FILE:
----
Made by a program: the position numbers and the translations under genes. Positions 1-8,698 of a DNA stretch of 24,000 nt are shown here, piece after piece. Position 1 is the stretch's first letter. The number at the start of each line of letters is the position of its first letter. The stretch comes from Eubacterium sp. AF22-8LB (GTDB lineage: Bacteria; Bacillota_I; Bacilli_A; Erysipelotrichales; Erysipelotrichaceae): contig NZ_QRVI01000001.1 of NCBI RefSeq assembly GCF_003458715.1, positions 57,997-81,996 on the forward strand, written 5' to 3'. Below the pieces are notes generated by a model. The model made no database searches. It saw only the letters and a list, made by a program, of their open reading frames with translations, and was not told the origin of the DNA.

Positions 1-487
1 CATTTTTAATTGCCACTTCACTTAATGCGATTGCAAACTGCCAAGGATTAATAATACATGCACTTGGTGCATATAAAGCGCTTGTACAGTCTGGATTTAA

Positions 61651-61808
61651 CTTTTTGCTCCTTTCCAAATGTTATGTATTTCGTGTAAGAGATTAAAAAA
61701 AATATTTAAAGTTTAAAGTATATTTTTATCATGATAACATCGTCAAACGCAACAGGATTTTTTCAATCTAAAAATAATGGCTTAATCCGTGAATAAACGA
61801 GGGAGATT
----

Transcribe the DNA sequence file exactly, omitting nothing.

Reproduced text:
Made by a program: the position numbers and the translations under genes. Positions 1-8,698 of a DNA stretch of 24,000 nt are shown here, piece after piece. Position 1 is the stretch's first letter. The number at the start of each line of letters is the position of its first letter. The stretch comes from Eubacterium sp. AF22-8LB (GTDB lineage: Bacteria; Bacillota_I; Bacilli_A; Erysipelotrichales; Erysipelotrichaceae): contig NZ_QRVI01000001.1 of NCBI RefSeq assembly GCF_003458715.1, positions 57,997-81,996 on the forward strand, written 5' to 3'. Below the pieces are notes generated by a model. The model made no database searches. It saw only the letters and a list, made by a program, of their open reading frames with translations, and was not told the origin of the DNA.

Positions 1-487
1 CATTTTTAATTGCCACTTCACTTAATGCGATTGCAAACTGCCAAGGATTAATAATACATGCACTTGGTGCATATAAAGCGCTTGTACAGTCTGGATTTAA

Positions 61651-61808
61651 CTTTTTGCTCCTTTCCAAATGTTATGTATTTCGTGTAAGAGATTAAAAAA
61701 AATATTTAAAGTTTAAAGTATATTTTTATCATGATAACATCGTCAAACGCAACAGGATTTTTTCAATCTAAAAATAATGGCTTAATCCGTGAATAAACGA
61801 GGGAGATT